10 4.7 Integumentary system What are the functions of the integumentary system 1. Protects the body from physical trauma, invasion by pathogens and water loss 2. Helps regulate body temperature 3. Allows us to be aware of our surroundings through sensory receptors 4. Synthesizes chemicals such as melanin and vitamin D 4.7 Integumentary system There are two regions of the skin Epidermis Dermis 4.7 Integumentary system The epidermis: The thin, outermost layer of the skin Made of epithelial tissue Cells in the uppermost cells are dead and become filled with keratin thus acting as a waterproof barrier Langerhans cells are a type of white blood cell that help fight pathogens Melanocytes produce melanin that lend to skin color and protection for UV light Some cells convert cholesterol to vitamin D 10

11 4.7 Integumentary system The dermis: The thick, inner layer of the skin Made of dense fibrous connective tissue Contains elastic and collagen fibers Contains blood vessels, many sensory receptors and glands 4.7 Integumentary system What are the accessory organs of the skin and why are they important? Includes nails, hair and glands Nails are derived from the epidermis that offer a protective covering Hair follicles are derived from the dermis but hair grows from epidermal cells (protects & warms) Oil glands are associated with hair and produce sebum that lubricates hair and skin as well as retards bacterial growth Sweat glands are derived from the dermis and helps to regulate body temperature 4.7 Integumentary system What might skin cancer look like? 11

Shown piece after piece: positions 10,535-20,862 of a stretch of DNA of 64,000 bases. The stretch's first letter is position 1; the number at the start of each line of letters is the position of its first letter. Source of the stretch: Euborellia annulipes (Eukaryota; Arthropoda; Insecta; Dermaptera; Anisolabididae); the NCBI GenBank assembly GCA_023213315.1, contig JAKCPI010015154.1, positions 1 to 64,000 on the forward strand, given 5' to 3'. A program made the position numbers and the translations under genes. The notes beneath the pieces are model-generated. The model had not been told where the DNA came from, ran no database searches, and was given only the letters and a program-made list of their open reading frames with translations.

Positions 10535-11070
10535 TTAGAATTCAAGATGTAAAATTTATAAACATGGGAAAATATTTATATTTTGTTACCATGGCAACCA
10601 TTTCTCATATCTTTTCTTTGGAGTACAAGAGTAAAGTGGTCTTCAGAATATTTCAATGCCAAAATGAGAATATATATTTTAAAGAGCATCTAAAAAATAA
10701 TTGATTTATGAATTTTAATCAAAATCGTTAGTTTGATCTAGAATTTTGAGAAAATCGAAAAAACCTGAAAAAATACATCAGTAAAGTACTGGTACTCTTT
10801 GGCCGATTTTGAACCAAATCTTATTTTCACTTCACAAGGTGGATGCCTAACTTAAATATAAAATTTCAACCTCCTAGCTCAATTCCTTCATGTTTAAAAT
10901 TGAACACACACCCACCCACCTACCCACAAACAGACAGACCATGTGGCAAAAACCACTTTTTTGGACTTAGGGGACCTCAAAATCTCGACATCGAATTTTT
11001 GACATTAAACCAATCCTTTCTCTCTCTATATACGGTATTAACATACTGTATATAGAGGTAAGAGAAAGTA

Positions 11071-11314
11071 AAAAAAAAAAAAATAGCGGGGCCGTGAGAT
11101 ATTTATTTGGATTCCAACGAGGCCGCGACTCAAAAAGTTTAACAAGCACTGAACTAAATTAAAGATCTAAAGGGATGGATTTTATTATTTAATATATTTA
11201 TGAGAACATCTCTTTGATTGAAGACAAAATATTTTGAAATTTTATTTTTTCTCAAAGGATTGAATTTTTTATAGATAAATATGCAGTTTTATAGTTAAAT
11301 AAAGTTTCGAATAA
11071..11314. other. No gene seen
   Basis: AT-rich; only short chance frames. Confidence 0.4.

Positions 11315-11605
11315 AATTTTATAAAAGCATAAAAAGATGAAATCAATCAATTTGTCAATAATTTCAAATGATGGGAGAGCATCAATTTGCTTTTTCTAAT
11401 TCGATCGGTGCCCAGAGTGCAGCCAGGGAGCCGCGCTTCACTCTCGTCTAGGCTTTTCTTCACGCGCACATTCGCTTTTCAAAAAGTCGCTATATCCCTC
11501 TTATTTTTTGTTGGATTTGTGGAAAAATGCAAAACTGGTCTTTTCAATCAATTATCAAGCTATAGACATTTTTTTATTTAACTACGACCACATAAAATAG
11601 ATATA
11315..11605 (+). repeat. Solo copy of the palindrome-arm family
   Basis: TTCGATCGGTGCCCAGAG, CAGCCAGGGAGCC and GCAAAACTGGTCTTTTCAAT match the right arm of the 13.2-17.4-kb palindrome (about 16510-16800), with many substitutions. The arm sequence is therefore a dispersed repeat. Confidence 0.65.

12 4.7 Integumentary system What you need to know about skin cancer? 2 of the 3 types that arise in the epidermis: Basal cell carcinoma is the most common yet least deadly form of skin cancer Melanoma is the most deadly form of skin cancer but is the least common What can you do to help prevent this? Stay out of the sun between 10am-3pm Wear protective clothing (tight weave, treated sunglasses, wide-brimmed hat) Use sunscreen with an SPF of at least 15 and protects from UV-A A and UV-B B rays Don t t use tanning beds 4.9 Homeostasis What is homeostasis? The ability to maintain a relatively constant internal environment in the body The nervous and endocrine systems are key in maintaining homeostasis Changes from the normal tolerance limits results in illness or even death 4.9 Homeostasis All systems are important in maintaining homeostasis 12

13 4.9 Homeostasis Negative feedback The primary mechanism for maintaining homeostasis Has two components: sensor control center The output of the system dampens the original stimulus 4.9 Homeostasis An example of negative feedback: body temperature 4.9 Homeostasis Positive feedback A mechanism for increasing the change of the internal environment in one direction An example is the secretion of oxytocin during birth to continually increase uterine contractions Can be harmful such as when a fever is too high and continues to rise 13